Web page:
Politics

The Great Racial Debate: A Look At OU, The Ferguson Report & Anger In Wisconsin

Known for being the ugly underbelly of American culture, even in present day racism seems to keep rearing it’s head,  proving that even 50 years after the events at Selma there is much work to be done.

The University of Oklahoma remains under fire following the emergence of a video in which members of the school’s Sigma Alpha Epsilon fraternity were seen chanting an offensive song to the tune of “If You’re Happy & You Know It (Clap Your Hands.)” With lyrics including “There will never be a n*gger in SAE” the entire chapter has been disbanded; two members have already been suspended from the university with others potentially facing additional disciplinary actions.

Yet even after the University jumped to action, many already claiming that these practices are nothing new. After originally condemning the chant, a video of the fraternity’s “house mother” Beauton Gilbow (also known as “Mom B”) surfaced in which the 78-year-old uses a racial slur herself.

And the plot thickens.

Despite declining to file any charges against Darren Wilson, the officer responsible for fatally shooting teen Michael Brown, the Justice Department released the Ferguson Report, which detailed the clear unethical practices of it’s police force including disproportionately ticketing and arresting African-American residents in order to generate funds for the city. As the nation has gathered to question just how many other cities are practicing the same unjust tactics, those involved in the original case are already facing the fallout from the report, as a judge named within it has already resigned.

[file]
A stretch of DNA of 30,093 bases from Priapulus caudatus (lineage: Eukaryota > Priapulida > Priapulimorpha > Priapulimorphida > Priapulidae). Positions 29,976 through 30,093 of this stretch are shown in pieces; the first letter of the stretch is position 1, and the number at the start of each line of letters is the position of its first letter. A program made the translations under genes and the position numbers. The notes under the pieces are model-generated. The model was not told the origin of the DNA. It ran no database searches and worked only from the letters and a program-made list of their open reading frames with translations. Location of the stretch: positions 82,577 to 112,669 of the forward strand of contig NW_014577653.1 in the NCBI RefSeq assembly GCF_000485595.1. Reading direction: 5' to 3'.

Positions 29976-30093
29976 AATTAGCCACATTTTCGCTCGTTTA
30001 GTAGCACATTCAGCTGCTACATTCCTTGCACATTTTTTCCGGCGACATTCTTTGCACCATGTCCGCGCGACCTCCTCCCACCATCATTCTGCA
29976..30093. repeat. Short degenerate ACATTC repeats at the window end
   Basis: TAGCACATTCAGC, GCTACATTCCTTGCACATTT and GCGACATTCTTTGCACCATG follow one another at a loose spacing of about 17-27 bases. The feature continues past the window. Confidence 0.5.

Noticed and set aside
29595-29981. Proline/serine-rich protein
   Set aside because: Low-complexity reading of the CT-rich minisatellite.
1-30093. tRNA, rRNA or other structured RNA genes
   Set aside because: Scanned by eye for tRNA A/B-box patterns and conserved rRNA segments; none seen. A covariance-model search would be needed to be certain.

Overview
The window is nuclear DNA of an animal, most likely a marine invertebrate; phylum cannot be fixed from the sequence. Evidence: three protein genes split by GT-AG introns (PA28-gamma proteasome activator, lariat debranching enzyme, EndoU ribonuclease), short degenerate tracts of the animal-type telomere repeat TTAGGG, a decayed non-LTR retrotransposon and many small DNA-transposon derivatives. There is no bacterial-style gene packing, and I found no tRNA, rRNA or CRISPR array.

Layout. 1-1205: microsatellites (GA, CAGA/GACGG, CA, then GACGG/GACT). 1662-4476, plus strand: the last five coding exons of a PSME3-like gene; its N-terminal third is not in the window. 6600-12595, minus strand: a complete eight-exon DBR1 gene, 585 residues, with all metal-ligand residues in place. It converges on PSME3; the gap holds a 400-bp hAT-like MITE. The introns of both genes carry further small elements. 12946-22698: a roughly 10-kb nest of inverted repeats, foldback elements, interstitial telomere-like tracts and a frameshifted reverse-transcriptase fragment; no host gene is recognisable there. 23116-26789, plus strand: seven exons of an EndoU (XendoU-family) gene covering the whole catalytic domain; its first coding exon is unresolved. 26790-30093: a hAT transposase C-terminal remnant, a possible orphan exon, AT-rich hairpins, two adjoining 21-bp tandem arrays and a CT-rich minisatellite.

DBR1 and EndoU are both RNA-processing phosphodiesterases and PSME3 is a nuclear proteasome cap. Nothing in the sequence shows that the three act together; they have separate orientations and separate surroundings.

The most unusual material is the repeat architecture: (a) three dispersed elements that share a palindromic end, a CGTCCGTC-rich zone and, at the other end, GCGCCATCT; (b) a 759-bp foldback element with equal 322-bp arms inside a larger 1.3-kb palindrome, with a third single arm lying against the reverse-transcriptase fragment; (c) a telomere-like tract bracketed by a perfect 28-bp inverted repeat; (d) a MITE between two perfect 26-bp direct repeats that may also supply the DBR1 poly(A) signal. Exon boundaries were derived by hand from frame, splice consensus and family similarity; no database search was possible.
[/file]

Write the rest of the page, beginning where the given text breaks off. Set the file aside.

In Wisconsin, over 1,500 protesters flooded the streets following the recent shooting of the unarmed Tony Robinson, a death that has once again placed authorities under scrutiny for yet another minority fatality at the hands of law enforcement. According to Madison Mayor Paul Soglin, “The investigation is being conducted by the state. We have a new law here in Wisconsin where departments are no longer conducting their own internal investigations for officer-involved shootings.” This may alter the investigation of this case, as Wisconsin and Connecticut remain the only states which such a law on the books.

 

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